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Chapter 80 : Eleven Years of Experience with Novel Strategies for Control in a Large Teaching Hospital

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Eleven Years of Experience with Novel Strategies for Control in a Large Teaching Hospital, Page 1 of 2

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Abstract:

The Queen's Medical Centre (QMC) is a large teaching hospital housing approximately 1,400 beds. Each block has its own independent circulating hot water system (HWS). The West Block and Medical School have storage calorifiers (water heaters) equipped with antistratification pumps, and the water is circulated at 60 to 62№C. The circulation of hot water at 60№C so that it is delivered to every outlet at 50№C within 1 min of opening is the recommended strategy for the control of in the United Kingdom. A number of problems are associated with the installation of thermostatic mixer valves (TMVs). They are expensive to purchase; require much maintenance, particularly if the water is hard; and the failure of the nonreturn valves fitted within them can result in cold water passing into the hot or vice versa, depending on the relative pressure differences. At the end of March 2000, the cold water supply to the ward was equipped with a chlorine dioxide dosing system, which ensures that a chlorine dioxide residual of at least 0.5 mg/liter reaches beyond the TMV to the shower hose and head. To date, this does not appear to have significantly reduced the legionellae. It may be that legionellae can only be maintained at undetectable levels by routinely removing and disinfecting the TMVs and shower components. To enable this, the units would have to be designed for quick release so that they can be rapidly recycled.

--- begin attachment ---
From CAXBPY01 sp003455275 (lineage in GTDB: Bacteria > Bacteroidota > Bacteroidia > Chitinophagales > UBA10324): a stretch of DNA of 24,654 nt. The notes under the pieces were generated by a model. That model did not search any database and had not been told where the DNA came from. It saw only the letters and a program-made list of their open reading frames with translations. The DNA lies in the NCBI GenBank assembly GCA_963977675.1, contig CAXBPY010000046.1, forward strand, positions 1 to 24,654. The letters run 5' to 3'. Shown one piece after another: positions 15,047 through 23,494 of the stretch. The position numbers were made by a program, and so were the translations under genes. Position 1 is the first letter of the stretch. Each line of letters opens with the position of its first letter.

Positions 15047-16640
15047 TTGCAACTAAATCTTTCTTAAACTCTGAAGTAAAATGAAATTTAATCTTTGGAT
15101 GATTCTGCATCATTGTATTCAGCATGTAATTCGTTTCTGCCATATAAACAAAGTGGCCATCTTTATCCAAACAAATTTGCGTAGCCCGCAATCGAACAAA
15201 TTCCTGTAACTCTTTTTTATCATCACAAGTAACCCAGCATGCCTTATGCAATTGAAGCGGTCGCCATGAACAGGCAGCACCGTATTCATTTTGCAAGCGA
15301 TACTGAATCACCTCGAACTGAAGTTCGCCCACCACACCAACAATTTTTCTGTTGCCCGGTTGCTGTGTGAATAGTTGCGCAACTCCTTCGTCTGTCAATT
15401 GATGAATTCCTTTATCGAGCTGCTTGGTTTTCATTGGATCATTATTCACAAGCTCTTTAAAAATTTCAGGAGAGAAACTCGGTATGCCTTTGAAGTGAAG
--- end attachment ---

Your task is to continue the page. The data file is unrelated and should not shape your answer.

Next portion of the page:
Citation: Lee J, Surman S, Kirby A, Seddon F. 2002. Eleven Years of Experience with Novel Strategies for Control in a Large Teaching Hospital, p 398-401. In Marre R, Abu Kwaik Y, Bartlett C, Cianciotto N, Fields B, Frosch M, Hacker J, Lück P (ed), . ASM Press, Washington, DC. doi: 10.1128/9781555817985.ch80

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Figures

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FIGURE 1

The mean numbers of species (□, log CFU + 1/liter) and mean silver concentrations ( ♦, µg/liter) in the QMC East Block former 43°C hot water system before and following the installation of a silver/copper ionizer. The shaded area indicates the target range of silver concentrations when the study began.

Citation: Lee J, Surman S, Kirby A, Seddon F. 2002. Eleven Years of Experience with Novel Strategies for Control in a Large Teaching Hospital, p 398-401. In Marre R, Abu Kwaik Y, Bartlett C, Cianciotto N, Fields B, Frosch M, Hacker J, Lück P (ed), . ASM Press, Washington, DC. doi: 10.1128/9781555817985.ch80
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References

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1. Colville, A.,, J. Crowley,, D. Dearden,, R. C. B. Slack,, and J. V. Lee. 1993. Outbreak of Legionnaires' disease at University Hospital, Nottingham—epidemiology, microbiology and control. Epidemiol. Infect. 110:105116.
2. Health and Safety Commission. 1995. Health and Safety Commission Approved Code of Practice L8. The Prevention and Control of Legionellosis (Including Legionnaires' Disease). HMSO, London, United Kingdom.
3. Health and Safety Executive. 1993. Health and Safety Executive Series booklet HS(G)70. The Control of Legionellosis Including Legionnaires' Disease, 2nd ed. HMSO, London, United Kingdom.
4.NHS Estates. 1992. Health Guidance Note—"Safe" Hot Water and Surface Temperatures. HMSO, London, United Kingdom.

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